My name is Kalafa Mwanje Kintu, a resident of Bukujju village, Kayunga Sub-county, Kayunga District. I am an organic coffee farmer with a plantation of two and a half acres. I also do bee-keeping, own an acre of sweet banana, and a piggery with seven pigs.
Before I started farming in 2010, I was a volunteer mobiliser in the Kayunga RDC’s office. Since I was just a volunteer, I was not being paid. This kept me poor because I spent most of my time in that office. My children did not go to good schools and my family’s standard of living was low.
In 2010, during the presidential campaigns, President Museveni talked about how each household could earn at least Shs20m a year. That this would be possible if each household had two acres of coffee, an acre of banana and a dairy cow.
Since we had family land, I decided to give the president’s advice a try. I went to then Kayunga RDC, Margret Balyehuki, and told her about my plan. She was happy with the idea and asked the district Naads officials to avail me with 1,000 coffee seedlings.
I prepared the land and dug pits of two by two feet, and put in farmyard manure to enhance soil fertility. I used a spacing of nine by nine feet between the plants to accommodate 1,000 of them. I also dug water channels and terraces to deal with rainwater run off.
Since I planted my coffee in a dry season, I watered them until the rains started. I also planted grass at the edges of the garden to control soil erosion.
When the plants were about one and a half feet tall, I bent the branches. Doing this makes it produce many branches at those spots. This means more yields per plant. However, when the plant produces many branches, a farmer should ensure that they are trimmed regularly.
I also mulched with grass to control erosion, conserve the soil and add manure when the mulches decompose. In addition, I planted trees to provide shade to protect the coffee plants. The trees are those that allow at least 50 per cent light to reach the coffee plants.
For fertiliser, I make compost manure by digging a pit in the garden.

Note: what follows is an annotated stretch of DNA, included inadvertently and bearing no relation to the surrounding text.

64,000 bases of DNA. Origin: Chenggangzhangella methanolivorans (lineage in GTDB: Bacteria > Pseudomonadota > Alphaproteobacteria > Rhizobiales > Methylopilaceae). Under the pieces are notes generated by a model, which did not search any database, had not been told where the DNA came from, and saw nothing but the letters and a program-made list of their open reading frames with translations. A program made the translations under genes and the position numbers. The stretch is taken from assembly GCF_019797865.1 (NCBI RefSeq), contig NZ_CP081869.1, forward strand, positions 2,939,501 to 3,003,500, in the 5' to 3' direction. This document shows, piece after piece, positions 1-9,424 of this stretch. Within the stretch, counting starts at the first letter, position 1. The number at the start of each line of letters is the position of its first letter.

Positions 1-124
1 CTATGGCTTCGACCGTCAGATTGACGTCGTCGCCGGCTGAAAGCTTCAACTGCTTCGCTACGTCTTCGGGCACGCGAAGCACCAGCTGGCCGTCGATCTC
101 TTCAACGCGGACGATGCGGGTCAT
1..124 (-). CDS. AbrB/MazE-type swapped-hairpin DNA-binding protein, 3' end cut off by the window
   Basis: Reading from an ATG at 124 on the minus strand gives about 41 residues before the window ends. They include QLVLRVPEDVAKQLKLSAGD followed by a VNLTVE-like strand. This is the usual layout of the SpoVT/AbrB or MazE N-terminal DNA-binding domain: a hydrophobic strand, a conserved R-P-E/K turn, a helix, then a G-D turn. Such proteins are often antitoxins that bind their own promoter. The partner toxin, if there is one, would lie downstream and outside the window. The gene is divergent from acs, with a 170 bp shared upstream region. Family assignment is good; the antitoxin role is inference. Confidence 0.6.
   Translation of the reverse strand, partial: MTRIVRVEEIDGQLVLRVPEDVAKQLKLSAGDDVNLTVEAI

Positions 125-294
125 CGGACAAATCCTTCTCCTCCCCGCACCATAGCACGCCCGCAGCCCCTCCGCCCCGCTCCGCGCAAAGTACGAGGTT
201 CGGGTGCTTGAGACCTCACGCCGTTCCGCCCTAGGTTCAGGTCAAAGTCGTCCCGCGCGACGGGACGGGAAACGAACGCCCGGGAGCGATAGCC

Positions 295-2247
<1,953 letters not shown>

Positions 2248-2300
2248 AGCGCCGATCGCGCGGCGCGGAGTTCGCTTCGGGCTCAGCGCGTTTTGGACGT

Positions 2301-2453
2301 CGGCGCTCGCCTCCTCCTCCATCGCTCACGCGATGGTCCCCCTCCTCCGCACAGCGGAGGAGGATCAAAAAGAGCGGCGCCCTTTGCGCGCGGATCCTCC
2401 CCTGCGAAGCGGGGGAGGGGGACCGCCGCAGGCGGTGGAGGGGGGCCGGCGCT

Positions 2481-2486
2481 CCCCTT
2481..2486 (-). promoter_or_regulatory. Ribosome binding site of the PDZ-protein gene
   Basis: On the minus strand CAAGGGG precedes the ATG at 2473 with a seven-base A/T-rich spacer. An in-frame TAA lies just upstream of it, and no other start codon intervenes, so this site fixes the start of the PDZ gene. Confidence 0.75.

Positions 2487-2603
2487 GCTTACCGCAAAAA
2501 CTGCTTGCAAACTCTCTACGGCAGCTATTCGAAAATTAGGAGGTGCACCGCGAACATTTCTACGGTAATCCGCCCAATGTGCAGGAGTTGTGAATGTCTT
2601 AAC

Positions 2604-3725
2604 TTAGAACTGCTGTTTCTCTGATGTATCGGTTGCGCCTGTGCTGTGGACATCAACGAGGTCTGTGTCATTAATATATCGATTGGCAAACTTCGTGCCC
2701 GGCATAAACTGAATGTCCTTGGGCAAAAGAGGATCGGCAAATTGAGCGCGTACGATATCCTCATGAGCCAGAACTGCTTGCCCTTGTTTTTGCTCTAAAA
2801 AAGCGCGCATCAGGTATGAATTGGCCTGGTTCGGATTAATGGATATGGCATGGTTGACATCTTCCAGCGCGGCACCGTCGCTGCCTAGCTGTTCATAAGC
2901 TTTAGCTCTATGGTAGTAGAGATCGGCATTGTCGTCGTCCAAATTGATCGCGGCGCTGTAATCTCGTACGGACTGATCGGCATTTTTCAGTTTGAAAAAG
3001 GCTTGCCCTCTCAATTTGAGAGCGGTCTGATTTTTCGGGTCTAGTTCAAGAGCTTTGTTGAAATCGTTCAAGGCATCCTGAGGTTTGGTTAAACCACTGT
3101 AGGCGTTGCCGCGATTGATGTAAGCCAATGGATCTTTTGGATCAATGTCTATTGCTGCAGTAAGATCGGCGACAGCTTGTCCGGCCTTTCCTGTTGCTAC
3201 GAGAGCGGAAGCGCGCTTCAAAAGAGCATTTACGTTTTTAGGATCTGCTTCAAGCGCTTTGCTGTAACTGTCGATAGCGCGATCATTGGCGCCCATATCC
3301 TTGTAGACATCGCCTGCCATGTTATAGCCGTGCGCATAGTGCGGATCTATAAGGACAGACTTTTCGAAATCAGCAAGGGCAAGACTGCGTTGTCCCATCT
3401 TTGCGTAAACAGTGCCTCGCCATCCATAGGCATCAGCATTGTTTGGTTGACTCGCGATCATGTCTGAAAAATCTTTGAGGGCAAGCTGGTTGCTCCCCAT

When the coffee trees started flowering I placed 10 bee-hives in the plantation not only to get honey but to aid pollination of the coffee flowers.
Effective pollination is crucial as it determines the amount a farmer harvests. If the pollination is not effective, the yields would be low.
From the bee-hives, I get 100 litres of honey every six months. I sell each litre at Shs15,000. My customers are honey processors in Kayunga District.
This enterprise is one acre and has 400 plants. I planted the traditional sweet banana variety, which is liked by consumers. I sell a big bunch at Shs7,000-Shs8,000. In a month, I harvest about 20 bunches.
Last year I harvested 5,000 kg of unprocessed coffee (kiboko). After processing, I got 2,500kg of processed coffee (kase). Each kilo of kase went for Shs5,000 and I earned Shs12m. I sold to traders who have buying centres at coffee processing factories. I used the husks as manure in the garden. Because I harvest only ripe cherries, my coffee is of high grade.
Next year, I expect to earn at least Shs15m and, in four years, when the trees are fully mature, I hope to reach the Shs20m annual income the president talked about.
Because my plantation is well managed, I often get many visitors including those from Uganda Coffee Development Authority (UCDA), who come to visit it and also use it as a demonstration for other farmers.
Since my coffee is organic, representatives from foreign companies that buy coffee have also visited my plantation and have promised to buy my coffee beans at a higher price.
I do most of the farm work with my wife and children. Because of this I don’t spend any money on labour.
The biggest challenge is the coffee wilt disease. On average, I lose about two coffee trees every month. This disease has no cure, so we check the spread by cutting and burning the affected plants.
Recently, I tried a method of applying paraffin on the stumps. I am still testing this method but it has proved to work.
The stem borer pest is another challenge. This is because when the borer drills a hole in the branches, enters to feed on them, which causes them to dry.
I try to control this pest by cutting the affected branches and burning to kill the pests.
Yet another challenge is dry seasons. During such periods, I have to water the coffee trees so that they do not dry up. Watering two acres every three days is laborious though I get the water nearby.
My biggest achievement is that I am now able to look after my family well. Because I have a well-maintained plantation, it is easy to get loans from coffee buyers whom I pay after harvest.
I want to buy a mill and start milling maize. I hope to pack the flour and sell it to super markets. This will diversify my income.
I plan to get two dairy cows under zero grazing. The cows will give me milk and I will use the dung for fertiliser.
In addition, my intention is to expand the coffee and banana plantations. This will earn me more money, from which I plan to buy a manually-operated machine that processes raw coffee, which will boost the quality.